Crutches are wonderful tools, but they can also be very painful and even limiting in terms of your mobility. After you hobble around on crutches for a few days, you will understand how many things you cannot do and how slowly you have to do the things you can still do. Fortunately, there are alternatives to crutches on the market. GoodbyeCrutches.com has three such alternatives: the Hands Free Crutch, the Knee Walker, and the Seated Scooter. The Hands Free Crutch allows you to walk much like normal leaving your hands free to carry whatever you need to take along with you. The Knee Walker has wheels so you can scoot yourself from place to place with your good leg and the Seated Scooter lets you rest wherever you go. All three options allow you to stay even more active during your recovery.
Recently Sara Jessica Parker revealed she has permanent foot damage after years of wearing high heels. She blamed “cheap shoes” as the cause for her damage. The lower priced shoes had bottoms that were plastic and she attributed this to her multiple slips and twisting of her ankle. She is now choosing flat shoes to accommodate for her foot pain and deformities that have been diagnosed by a doctor.
Was it the long term use of heels or truly only the cheap ones that caused the issue? I would bet it was a combination of her inherited foot type, overuse of heeled shoes, many hours of contracting muscles that eventually caused issues to the foot as well as the multiple ankle sprains. It is impossible to blame one pair of shoes. Remember she is responsible for putting Manolo Blahnik on the map and we all know those are not “cheap”.
When looking for shoes as a career woman it is best to remember to change it up. If you wear a heel one day follow it by a flat the next. Don’t make every heel a stiletto but instead alter it with a wedge or chunkier type heel. The higher the heel, the greater the pressure on the front of the foot. A wedge shoe distributes your weight more evenly and offers support all the way through the foot. Materials of the sole and heel should provide cushioning and shock absorption. Avoid synthetics, a natural leather or suede insoles is more breathable and pliable, it will prevent chafing and blistering while molding to the foot. Variability in your shoes will never leave you complaining like Sara Jessica Parker that one particular shoe was your problem.
Some of my favorites:
Rockport with Adiprene by Adidas http://www.rockport.com/
ColeHaan with Nike Air http://www.colehaan.com/
Stewart Weitzman http://www.stuartweitzman.com/
Ladies we must remember to inspect and determine the age of our heels as well! High heels are designed to exude confidence and make us feel pretty. But that can only take us so far if foot pain and injuries follow. If your heels just don’t look right or give you that wobbly feeling it is safe to say they are in need of replacement.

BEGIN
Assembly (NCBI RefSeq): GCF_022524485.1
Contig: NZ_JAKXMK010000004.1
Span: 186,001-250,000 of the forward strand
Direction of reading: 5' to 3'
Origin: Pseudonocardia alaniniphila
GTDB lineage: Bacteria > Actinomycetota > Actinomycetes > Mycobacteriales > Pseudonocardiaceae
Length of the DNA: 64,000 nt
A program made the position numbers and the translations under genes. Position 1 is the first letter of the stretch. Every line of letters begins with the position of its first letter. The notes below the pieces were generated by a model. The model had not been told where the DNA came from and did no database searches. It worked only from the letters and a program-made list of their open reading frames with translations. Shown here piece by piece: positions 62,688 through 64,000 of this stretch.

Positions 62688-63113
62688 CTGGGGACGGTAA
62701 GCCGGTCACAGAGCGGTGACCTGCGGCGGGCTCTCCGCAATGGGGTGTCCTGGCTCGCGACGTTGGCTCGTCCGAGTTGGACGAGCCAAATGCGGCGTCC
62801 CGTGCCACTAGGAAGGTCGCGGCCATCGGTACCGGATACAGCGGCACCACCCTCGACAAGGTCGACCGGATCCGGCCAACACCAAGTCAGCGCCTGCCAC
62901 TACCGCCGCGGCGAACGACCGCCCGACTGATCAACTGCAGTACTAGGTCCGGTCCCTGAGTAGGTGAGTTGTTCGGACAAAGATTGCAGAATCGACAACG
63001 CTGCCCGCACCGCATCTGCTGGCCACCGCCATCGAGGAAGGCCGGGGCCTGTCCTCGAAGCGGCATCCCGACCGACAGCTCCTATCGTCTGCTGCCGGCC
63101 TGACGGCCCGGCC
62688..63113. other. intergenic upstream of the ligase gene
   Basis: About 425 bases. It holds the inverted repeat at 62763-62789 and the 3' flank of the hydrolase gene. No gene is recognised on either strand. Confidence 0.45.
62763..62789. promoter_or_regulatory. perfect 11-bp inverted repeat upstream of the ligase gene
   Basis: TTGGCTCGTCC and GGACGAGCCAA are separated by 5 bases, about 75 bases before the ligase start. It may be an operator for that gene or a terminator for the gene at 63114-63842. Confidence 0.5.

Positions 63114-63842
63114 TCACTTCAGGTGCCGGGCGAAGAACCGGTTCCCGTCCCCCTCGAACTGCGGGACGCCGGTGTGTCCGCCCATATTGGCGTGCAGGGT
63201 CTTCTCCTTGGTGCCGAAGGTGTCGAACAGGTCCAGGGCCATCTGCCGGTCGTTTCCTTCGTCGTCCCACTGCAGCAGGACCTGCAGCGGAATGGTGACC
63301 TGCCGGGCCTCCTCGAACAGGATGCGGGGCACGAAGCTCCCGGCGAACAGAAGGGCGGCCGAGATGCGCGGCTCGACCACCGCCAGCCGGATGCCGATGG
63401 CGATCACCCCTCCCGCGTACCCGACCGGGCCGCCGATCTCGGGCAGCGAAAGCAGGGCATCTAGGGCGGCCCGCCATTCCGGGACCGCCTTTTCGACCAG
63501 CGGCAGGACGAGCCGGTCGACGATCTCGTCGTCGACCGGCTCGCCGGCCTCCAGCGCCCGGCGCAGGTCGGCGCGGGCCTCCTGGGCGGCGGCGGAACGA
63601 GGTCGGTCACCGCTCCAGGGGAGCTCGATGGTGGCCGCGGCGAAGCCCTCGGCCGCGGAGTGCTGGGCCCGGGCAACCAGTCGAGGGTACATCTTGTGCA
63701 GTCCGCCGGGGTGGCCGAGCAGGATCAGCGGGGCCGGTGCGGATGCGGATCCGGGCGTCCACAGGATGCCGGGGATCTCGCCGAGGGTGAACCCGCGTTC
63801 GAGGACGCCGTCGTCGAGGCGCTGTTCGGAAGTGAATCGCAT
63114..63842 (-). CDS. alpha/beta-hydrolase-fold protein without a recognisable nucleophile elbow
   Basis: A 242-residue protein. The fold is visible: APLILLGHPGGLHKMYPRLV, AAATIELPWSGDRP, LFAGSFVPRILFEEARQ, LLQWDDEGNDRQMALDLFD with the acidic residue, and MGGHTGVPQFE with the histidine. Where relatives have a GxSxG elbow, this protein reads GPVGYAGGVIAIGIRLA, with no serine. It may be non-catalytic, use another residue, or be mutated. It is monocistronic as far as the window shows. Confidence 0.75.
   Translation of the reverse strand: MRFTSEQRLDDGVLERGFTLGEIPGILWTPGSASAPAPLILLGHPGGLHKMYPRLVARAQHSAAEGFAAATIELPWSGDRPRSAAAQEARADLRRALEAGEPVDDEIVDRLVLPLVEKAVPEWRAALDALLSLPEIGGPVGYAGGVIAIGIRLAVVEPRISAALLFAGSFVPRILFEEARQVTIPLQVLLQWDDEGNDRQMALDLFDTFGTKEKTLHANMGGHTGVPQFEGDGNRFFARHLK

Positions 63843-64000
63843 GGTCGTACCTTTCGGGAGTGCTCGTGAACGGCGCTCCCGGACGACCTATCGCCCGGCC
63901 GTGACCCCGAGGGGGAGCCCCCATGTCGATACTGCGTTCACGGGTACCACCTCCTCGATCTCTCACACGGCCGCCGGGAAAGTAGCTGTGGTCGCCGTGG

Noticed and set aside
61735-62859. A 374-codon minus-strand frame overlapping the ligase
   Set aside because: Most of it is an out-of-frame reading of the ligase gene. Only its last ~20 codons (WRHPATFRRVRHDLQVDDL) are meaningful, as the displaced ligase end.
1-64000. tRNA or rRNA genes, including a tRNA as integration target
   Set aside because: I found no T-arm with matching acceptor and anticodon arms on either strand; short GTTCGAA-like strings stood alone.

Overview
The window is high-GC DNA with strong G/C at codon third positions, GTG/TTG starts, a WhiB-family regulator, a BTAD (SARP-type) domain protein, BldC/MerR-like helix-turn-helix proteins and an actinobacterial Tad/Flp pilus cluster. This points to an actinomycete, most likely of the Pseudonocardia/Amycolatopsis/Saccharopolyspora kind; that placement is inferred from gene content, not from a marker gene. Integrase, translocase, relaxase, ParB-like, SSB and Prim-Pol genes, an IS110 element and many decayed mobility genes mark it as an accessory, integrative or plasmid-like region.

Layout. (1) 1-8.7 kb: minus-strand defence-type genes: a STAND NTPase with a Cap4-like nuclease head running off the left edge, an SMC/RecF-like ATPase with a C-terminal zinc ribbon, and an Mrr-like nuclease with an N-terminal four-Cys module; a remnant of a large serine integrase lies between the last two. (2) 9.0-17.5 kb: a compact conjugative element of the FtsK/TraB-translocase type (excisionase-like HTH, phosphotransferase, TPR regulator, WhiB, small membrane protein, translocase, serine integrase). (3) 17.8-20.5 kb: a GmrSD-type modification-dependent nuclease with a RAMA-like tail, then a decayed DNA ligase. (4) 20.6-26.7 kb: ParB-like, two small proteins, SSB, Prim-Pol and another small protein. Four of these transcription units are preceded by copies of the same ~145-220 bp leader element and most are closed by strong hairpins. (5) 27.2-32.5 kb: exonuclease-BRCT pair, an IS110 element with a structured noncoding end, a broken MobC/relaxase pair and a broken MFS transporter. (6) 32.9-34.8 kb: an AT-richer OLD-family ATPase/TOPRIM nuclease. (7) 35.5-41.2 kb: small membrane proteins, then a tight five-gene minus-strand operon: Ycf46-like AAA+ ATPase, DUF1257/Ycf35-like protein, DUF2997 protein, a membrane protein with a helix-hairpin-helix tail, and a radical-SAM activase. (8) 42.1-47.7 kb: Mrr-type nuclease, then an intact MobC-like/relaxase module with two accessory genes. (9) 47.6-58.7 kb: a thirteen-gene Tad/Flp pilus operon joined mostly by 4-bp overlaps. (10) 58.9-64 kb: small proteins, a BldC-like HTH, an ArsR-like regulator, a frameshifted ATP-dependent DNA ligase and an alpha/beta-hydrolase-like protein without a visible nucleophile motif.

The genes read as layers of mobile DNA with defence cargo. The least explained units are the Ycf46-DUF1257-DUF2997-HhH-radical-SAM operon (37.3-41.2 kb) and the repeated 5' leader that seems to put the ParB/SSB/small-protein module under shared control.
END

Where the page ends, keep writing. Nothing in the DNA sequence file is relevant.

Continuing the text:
Heels have a life span just like sneakers! 3 signs of age to look out for are:
- Frayed materials on the heel which shows age and the environment in which the shoe has been worn.
- Heel surface which can be uneven or missing all together causing instability and over compensation to maintain balance.
- Worn sole having a discolored look which can lose its tread and become uneven and slippery.
Whether you are a marathon runner, weekend hiker, or active mother your sneakers get worn out over the course of time. The length of time may differ but the amount of miles you put on a sneaker determines the age of that shoe. Mileage can break down the cushioning and stability of the shoe and allow for less shock absorption over time. Your legs and joints will begin to feel the impact and injuries may occur due to extra stress placed on them.
Your shoes are broken down into 2 major parts, the midsole and outer soul. The midsole, where the cushioning and stability is provided, usually is the first place to show signs of wear and can cause the most harm. Creasing of the insert will begin to show as well. The outer sole which is usually made of a carbon rubber is more difficult to wear down and will show wear in the later stages. It is only a matter of time before the outer sole has worn through to the midsole creating an uneven surface of the shoe.
You ask “how long does it take to wear out the midsole?” and the answer is usually 300 to 400 miles. Each person is different on the amount of time it will take to reach those miles. The surface of which you wear the shoe plays a huge role. More rigid ground with rocks and sand will wear out a shoe faster than that of a smooth and flat surface. Very active people will perform 300-400 miles in 3-4 months where less active people will lean more towards 6 months. A piece of advice is to sharpie the date you bought the shoes on the tongue. Give a glance at the date and think about how many miles you have gone since. If the mileage is over 400 it is time to replace!